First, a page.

availability of labor and transportation, the overall quality of life and the general
business climate were the most important factors in their decisions. Tax incentives,
location assistance from government agencies, government financing efforts and state
marketing assistance ranked at the bottom. (27)
Despite this evidence, elected officials across the country describe
incentives as a necessary evil and make it eminently clear that they won't be the first to
lay down their arms in the competition for jobs and businesses. So officials in Columbus,
Ohio, didn't blink when asked to help finance the development of 6.2 million square feet
of retail space in outlying areas like Easton, Tuttle Crossing and Polaris.
Likewise, Jefferson County in Colorado didn't hesitate when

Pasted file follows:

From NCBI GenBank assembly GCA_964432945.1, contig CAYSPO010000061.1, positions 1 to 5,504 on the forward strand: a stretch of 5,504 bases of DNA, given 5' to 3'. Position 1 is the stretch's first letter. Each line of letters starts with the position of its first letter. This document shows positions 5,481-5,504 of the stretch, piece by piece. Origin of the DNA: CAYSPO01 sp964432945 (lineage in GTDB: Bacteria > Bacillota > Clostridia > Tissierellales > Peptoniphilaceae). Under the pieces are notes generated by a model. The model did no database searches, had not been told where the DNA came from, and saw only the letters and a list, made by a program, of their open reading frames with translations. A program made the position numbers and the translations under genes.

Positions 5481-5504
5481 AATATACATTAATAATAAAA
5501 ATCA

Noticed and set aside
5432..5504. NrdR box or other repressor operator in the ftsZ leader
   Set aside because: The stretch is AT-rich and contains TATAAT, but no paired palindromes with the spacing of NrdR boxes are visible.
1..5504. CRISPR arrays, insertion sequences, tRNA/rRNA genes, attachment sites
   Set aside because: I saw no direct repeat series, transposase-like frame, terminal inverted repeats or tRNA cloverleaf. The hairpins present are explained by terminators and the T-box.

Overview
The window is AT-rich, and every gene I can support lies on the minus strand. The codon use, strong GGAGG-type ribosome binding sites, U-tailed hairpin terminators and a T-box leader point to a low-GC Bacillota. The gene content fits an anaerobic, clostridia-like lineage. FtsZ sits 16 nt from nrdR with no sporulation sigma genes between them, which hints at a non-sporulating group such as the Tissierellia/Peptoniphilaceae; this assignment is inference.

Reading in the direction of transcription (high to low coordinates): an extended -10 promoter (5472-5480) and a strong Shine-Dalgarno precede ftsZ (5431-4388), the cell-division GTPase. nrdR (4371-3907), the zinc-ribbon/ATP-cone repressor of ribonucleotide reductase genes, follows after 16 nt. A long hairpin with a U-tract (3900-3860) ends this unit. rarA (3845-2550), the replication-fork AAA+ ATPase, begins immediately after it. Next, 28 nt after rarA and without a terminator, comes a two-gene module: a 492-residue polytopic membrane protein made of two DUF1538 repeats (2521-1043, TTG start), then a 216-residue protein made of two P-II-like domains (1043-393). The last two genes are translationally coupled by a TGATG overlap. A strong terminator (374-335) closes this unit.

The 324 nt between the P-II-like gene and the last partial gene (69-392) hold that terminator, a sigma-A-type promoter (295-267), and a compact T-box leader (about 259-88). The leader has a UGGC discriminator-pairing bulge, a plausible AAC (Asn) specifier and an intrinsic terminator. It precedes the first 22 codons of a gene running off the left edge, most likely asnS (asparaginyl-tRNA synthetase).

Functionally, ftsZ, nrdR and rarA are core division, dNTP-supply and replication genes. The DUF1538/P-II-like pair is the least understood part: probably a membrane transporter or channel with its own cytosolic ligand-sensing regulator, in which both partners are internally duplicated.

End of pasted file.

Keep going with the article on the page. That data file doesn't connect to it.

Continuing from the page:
multi-billion-dollar corporate giant Gateway Computers asked for hundreds of thousands of
dollars - even though it would contribute to the sprawl already eating up the potential
host town of Lakewood. Charlotte, N.C., gave the nod right away to a demand for $161
million worth of tax incentives to build a new plant in a neighboring rural community.
(28) And, in Pennsylvania, Allegheny County officials are more than happy to provide over
$20 million in tax financing for Deer Creek Crossing. (29) This will facilitate the
construction of 243 acres worth of retail space on an undeveloped area that includes
almost seven acres of valuable wetlands.
There is an alternative. We must demand that local officials consider the
true costs of development deals and we must push for businesses to pay their full, fair
share of these costs. Only when we end the hidden subsidies that pay for sprawl will we be
able to break this destructive cycle.